“The problem is that much of what we have learned is harmful to our system because it was learned in childhood, when immediate dependence on others distorted our real needs. Long-standing habitual action feels right. Training a body to be perfect in all the possible forms and configurations of its members changes not only the strength and flexibility of the skeleton and muscles, but makes a profound and beneficial change in the self-image and quality of the direction of the self.”
― Moshé Feldenkrais

Awareness Through Movement® & Functional Integration®

Awareness Through Movement®

Awareness Through Movement consists of verbally directed movement sequences presented primarily to groups. There are several hundred hours of Awareness Through Movement lessons. A lesson generally lasts from thirty to sixty minutes. Each lesson is usually organized around a particular function.

In Awareness Through Movement lessons, people engage in precisely structured movement explorations that involve thinking, sensing, moving, and imagining. Many are based on developmental movements and ordinary functional activities. Some are based on more abstract explorations of joint, muscle, and postural relationships. The lessons consist of comfortable, easy movements that gradually evolve into movements of greater range and complexity. There are hundreds of Awareness Through Movement lessons contained in the Feldenkrais Method that vary, for all levels of movement ability, from simple in structure and physical demand to more difficult lessons.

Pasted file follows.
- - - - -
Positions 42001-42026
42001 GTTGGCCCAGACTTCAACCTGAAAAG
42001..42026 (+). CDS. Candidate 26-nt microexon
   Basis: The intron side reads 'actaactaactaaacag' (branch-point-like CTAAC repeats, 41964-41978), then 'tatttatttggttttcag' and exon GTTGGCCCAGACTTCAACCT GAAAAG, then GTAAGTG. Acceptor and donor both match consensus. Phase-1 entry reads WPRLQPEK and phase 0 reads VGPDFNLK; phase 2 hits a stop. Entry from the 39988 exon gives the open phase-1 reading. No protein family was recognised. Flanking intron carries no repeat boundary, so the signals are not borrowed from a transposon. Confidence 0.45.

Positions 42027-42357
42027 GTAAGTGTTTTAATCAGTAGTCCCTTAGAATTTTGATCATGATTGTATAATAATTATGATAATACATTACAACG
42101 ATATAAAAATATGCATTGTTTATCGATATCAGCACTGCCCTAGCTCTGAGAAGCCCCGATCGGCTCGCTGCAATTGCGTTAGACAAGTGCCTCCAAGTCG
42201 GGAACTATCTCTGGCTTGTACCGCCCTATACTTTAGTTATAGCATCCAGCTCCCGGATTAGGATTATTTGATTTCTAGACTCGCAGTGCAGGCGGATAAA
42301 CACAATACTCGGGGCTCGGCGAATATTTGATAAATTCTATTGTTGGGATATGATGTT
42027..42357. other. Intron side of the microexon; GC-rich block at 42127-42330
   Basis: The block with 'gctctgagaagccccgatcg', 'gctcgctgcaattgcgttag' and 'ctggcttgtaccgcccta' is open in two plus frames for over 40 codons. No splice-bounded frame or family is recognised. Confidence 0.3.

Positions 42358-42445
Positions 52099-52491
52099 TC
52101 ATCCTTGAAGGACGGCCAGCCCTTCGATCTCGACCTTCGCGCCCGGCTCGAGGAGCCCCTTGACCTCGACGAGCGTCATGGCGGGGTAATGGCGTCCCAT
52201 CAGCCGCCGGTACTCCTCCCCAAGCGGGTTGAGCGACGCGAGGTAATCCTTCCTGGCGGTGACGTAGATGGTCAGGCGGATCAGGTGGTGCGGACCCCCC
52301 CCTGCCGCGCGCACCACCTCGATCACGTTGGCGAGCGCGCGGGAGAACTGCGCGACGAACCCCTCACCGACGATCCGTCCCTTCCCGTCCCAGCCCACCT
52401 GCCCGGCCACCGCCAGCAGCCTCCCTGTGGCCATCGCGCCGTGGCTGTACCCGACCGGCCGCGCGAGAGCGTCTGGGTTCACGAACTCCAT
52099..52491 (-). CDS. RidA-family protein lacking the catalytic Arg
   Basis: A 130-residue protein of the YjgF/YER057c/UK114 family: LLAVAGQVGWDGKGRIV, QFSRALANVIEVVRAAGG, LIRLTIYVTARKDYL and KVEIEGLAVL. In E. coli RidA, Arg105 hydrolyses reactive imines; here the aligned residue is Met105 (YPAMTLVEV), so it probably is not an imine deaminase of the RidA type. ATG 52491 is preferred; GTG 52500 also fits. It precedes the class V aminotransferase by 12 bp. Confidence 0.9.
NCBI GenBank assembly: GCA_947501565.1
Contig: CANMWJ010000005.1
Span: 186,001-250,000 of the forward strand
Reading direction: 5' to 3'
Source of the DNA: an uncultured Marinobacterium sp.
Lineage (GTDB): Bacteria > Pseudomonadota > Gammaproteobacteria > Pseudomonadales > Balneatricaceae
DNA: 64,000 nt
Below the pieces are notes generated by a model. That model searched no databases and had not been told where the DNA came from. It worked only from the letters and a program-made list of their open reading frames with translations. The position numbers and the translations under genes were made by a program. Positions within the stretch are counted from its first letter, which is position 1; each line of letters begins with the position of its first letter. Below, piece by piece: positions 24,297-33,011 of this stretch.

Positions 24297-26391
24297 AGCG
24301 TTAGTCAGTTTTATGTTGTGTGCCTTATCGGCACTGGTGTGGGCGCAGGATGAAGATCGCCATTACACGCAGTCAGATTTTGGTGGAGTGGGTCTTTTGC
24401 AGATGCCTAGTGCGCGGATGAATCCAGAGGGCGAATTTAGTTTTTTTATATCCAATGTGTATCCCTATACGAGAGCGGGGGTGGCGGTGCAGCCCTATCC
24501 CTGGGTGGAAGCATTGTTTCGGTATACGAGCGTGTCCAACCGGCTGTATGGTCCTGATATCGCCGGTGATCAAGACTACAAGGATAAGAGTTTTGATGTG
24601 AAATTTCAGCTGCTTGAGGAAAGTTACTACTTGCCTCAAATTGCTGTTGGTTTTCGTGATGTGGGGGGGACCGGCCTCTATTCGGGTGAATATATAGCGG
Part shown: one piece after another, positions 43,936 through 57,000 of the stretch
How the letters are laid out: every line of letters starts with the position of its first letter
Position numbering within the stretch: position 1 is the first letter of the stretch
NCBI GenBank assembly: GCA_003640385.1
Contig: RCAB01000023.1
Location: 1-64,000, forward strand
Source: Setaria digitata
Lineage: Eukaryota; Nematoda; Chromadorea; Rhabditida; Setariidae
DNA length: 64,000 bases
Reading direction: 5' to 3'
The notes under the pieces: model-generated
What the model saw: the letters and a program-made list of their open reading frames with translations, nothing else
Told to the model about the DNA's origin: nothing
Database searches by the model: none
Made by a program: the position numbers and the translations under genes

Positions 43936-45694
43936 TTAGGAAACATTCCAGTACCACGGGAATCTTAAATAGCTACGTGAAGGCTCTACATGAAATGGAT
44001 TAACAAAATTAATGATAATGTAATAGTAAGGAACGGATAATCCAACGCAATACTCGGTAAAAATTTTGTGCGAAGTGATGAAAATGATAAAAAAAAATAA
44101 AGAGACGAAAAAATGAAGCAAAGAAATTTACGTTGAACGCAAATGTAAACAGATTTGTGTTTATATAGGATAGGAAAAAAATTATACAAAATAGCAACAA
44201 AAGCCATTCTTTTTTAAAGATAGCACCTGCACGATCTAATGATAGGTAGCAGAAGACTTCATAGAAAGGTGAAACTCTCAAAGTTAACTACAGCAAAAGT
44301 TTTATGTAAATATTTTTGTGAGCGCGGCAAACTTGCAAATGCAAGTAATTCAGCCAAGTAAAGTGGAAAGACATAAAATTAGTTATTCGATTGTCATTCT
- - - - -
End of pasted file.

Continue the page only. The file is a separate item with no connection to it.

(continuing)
Awareness Through Movement lessons attempt to make one aware of his/her habitual neuromuscular patterns and rigidities and to expand options for new ways of moving while increasing sensitivity and improving efficiency.

A major goal of Awareness Through Movement is to learn how one’s most basic functions are organized. By experiencing the details of how one performs any action, the student has the opportunity to learn how to:

  • attend to his/her whole self
  • eliminate unnecessary energy expenditure
  • mobilize his/her intentions into actions
  • learn and improve

Functional Integration®

Functional Integration is a hands-on form of tactile, kinesthetic communication. The Feldenkrais practitioner communicates to the student how he/she organizes his/her body and hints, through gentle touching and movement, how to move in more expanded functional motor patterns. Functional Integration is usually performed with the student lying on a table designed specifically for the work. It can also be done with the student in sitting or standing positions. At times, various props are used in an effort to support the person’s body configuration or to facilitate certain movements.

Just as Feldenkrais practitioners can guide people through movement sequences verbally in Awareness Through Movement group classes, they also guide people through movement with gentle, non-invasive touching in Functional Integration individual lessons. In Functional Integration, the practitioner/teacher’s intention is instructive and communicative.

The Functional Integration lesson should relate to a desire, intention, or need of the student. The learning process is carried out without the use of any invasive or forceful procedure. Through rapport and respect for the student’s abilities, qualities, and integrity, the practitioner/teacher creates an environment in which the student can learn comfortably.

In Functional Integration, the practitioner/teacher develops a lesson for the student, custom-tailored to the unique configuration of that particular person, at that particular moment. The practitioner conveys the experience of comfort, pleasure, and ease of movement while the student learns how to reorganize his/her body and behavior in new and more effective manners.